You Need To Learn How To Receive! - Vigyaa

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You Need To Learn How To Receive!

If someone is given a gift, it might be hard for them to accept what has been given to them. Instead of feeling happy about what they have received, they could end up feeling guilty.

Consequently, they may tell the other person that they can’t accept what has been given to them and offer it back to them. The other person could dismiss what they say and tell them that they want them to have it.

Time to Change

This might not be the first time that one has behaved in this way, and this may cause the other person to tell them that they need to learn how to receive. Upon hearing this, one might just even up feeling even worse.

What could be on their mind is returning what they have received, so that they can feel better. No matter what they are given, it won’t be worth the emotional cost that they have to pay.

Out of Balance

One can then have the tendency to give other people things but they will do what they can to avoid receiving things from others. Yet, due to giving so much and being unable to receive, they may spend a lot of time running on empty.

Said another way, they are going to be filling other peoples cup but they won’t allow other people to fill their cup. It is then going to be normal for them to suffer unnecessarily.

An Irrational Response

If another person gives them something, there is going to be no reason for them to feel guilty. Accepting what they are given probably won’t deprive another person of anything; if anything, it will fill them with happiness

One is then going to need to look into why they experience guilt after they have been given something. If they were to do this, what they may find is that there was a time in their life when they were frequently made to feel guilty after they were given something.

Early Years

If this was during their early years, it may show that their caregiver/s were manipulative. So instead of giving them something and being visibly happy about it, they may have told them about how hard they had to work for it or that they had to go without to give it to them.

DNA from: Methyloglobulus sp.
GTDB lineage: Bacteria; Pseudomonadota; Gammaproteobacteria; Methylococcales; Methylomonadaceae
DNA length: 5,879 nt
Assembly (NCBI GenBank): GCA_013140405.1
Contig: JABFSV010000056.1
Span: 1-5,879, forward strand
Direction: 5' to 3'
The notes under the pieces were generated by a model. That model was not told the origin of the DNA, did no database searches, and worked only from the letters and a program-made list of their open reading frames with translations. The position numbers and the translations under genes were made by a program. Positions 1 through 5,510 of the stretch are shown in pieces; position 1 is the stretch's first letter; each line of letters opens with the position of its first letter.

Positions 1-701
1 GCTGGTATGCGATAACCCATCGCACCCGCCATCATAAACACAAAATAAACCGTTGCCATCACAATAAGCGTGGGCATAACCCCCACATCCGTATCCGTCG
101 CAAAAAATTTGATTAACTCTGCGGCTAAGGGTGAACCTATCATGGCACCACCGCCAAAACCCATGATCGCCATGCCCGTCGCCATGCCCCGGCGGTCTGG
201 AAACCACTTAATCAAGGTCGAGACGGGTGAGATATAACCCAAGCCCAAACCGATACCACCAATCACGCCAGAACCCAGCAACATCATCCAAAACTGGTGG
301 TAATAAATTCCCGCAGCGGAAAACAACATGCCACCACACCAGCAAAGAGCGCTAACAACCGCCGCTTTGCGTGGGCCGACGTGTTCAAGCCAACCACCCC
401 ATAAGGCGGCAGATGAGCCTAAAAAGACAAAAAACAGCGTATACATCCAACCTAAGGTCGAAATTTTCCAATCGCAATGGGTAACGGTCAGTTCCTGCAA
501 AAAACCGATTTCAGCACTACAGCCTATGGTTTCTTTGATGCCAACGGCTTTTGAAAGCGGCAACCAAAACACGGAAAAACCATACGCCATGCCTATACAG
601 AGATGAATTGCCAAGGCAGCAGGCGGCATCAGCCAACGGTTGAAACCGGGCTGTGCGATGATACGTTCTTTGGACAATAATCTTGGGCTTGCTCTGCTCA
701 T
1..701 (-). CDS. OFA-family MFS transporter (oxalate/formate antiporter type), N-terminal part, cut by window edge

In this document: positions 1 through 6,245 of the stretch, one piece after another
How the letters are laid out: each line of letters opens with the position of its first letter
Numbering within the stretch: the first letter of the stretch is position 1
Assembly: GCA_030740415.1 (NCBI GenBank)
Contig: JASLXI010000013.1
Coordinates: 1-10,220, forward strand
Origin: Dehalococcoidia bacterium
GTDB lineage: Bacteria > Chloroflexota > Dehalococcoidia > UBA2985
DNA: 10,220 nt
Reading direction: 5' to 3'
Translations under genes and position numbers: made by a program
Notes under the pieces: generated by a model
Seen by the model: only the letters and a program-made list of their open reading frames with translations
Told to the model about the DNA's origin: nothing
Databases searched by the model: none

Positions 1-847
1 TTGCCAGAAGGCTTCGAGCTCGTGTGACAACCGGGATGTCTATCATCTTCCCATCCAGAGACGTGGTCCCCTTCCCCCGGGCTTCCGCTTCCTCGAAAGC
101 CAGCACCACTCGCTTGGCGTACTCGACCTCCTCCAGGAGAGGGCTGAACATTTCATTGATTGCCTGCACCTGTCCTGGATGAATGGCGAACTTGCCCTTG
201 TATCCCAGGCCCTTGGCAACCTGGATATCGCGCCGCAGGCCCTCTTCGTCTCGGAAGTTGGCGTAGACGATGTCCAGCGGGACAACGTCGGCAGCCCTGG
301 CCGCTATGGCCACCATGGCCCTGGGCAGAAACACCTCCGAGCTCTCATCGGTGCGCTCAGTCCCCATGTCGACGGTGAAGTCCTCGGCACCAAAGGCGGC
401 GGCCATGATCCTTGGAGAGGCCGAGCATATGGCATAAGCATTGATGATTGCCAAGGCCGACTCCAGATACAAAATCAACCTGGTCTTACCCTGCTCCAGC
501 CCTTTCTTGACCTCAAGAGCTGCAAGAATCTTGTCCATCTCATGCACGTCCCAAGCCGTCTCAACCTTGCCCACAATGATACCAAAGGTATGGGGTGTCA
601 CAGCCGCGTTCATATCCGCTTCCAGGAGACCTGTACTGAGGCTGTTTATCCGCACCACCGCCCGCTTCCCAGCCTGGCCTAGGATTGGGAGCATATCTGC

Having something would then have meant that they deprived their caregiver/s and even other family members from having something. With all this weight attached to what they received, it is not going to be a surprise that it is hard for them to receive as an adult.

Final Thoughts

Through being treated in this way, there would have been the guilt and there may have even been shame. If they did experience shame, it would have come down to the fact that they would have felt as though they were inherently bad for accepting something.

​To be able to receive, they may need to question the beliefs that they formed during this stage of their life and they may have emotional work to do. This is a process that can take place with the assistance of a therapist or a healer. 

Teacher, Author, Transformational Writer & Consultant - With Over 2,000,000 Article Views Online.

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We, all of us, as we go through our lives, often seek to uplift ourselves above the crowd, or, better put, seek to nail and found our self-confidence or personhood on some personal quality, accomplishment, or whatever we might want to pin our hopes on.

Many, if not most, pin their sense of self-importance, particularly in the present age, on their material wealth or riches. They say to others, my superiority or greatness lies in my expensive car, perhaps a Lexus, BMW, or Mercedes, or my expensive vacation home in the Hamptons.

Others prefer to point to themselves on other bases. Some people seek to uplift themselves by saying, “I am smarter than other people or better educated.” They may point out to others that they have specialized knowledge in some certain field, and so they convince themselves they are in some way so much superior to the “lesser minds” that surround them.

A third group of folks adopt another way of raising themselves above the crowd. They will point to the fact that they are cultured and better educated, and by this method, they see others, and label them at least in their own minds, as ignorant or unlettered.

The fourth group may say to the world, “I have greater physical strength.” Football players and athletes may seek to dominate their environment by this method.